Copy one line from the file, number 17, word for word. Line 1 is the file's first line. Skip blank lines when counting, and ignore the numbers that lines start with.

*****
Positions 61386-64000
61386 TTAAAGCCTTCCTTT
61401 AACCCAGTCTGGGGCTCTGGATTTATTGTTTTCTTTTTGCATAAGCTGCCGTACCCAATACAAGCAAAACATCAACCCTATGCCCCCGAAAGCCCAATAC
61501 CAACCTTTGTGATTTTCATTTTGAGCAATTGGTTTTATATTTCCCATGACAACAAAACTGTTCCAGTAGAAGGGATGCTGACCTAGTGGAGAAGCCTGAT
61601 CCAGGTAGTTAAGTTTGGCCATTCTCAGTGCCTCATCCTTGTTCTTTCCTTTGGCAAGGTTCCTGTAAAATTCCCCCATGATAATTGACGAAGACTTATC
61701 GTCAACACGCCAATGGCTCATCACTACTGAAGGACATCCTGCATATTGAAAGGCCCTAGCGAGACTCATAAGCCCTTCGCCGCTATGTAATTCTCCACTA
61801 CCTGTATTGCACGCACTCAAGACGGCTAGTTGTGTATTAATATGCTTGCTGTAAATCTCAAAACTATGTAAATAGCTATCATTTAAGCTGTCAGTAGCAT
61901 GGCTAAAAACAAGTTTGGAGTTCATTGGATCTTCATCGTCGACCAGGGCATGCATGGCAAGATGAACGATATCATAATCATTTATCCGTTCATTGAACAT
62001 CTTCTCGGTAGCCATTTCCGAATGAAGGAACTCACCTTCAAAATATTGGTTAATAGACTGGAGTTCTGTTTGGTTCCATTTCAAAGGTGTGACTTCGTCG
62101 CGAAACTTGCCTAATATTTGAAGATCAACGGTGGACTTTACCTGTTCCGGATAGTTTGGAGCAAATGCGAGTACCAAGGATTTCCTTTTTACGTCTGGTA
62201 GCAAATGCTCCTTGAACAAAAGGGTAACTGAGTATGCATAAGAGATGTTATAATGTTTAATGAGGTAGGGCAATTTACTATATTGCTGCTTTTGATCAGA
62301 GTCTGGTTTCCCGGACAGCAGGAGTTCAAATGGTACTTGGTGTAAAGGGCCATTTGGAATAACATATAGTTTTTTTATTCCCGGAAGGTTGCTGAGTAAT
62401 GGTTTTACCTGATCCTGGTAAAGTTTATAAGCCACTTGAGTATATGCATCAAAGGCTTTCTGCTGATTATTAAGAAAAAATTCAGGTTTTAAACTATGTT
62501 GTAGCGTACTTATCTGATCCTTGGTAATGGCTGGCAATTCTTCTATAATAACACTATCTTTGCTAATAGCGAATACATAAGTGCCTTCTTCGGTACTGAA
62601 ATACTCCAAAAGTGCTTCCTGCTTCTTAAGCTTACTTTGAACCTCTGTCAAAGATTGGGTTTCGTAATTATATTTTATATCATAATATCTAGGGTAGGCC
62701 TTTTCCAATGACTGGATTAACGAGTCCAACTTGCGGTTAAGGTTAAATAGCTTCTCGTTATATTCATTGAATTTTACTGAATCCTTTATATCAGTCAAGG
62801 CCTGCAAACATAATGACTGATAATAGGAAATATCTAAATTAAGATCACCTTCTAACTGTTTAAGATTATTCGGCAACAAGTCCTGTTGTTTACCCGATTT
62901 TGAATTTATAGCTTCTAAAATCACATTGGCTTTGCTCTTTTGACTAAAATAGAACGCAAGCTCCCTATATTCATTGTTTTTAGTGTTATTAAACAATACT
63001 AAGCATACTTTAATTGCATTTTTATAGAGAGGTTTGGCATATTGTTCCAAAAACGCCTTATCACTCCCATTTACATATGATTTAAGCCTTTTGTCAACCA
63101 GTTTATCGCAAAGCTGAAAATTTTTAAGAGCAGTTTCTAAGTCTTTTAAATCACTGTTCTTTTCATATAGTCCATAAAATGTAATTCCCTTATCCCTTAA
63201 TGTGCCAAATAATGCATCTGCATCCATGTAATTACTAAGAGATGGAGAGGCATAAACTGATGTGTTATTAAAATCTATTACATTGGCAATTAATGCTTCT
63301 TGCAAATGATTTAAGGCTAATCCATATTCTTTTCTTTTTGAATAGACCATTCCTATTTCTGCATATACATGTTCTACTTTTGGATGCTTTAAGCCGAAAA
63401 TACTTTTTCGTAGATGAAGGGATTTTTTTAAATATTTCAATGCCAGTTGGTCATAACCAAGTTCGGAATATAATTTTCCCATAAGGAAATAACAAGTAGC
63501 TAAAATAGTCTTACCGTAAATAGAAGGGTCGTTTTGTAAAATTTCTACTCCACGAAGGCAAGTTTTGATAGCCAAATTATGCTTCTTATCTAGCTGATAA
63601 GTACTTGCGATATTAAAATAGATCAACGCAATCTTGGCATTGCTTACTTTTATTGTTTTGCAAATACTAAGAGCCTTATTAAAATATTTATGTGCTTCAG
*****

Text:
62801 CCTGCAAACATAATGACTGATAATAGGAAATATCTAAATTAAGATCACCTTCTAACTGTTTAAGATTATTCGGCAACAAGTCCTGTTGTTTACCCGATTT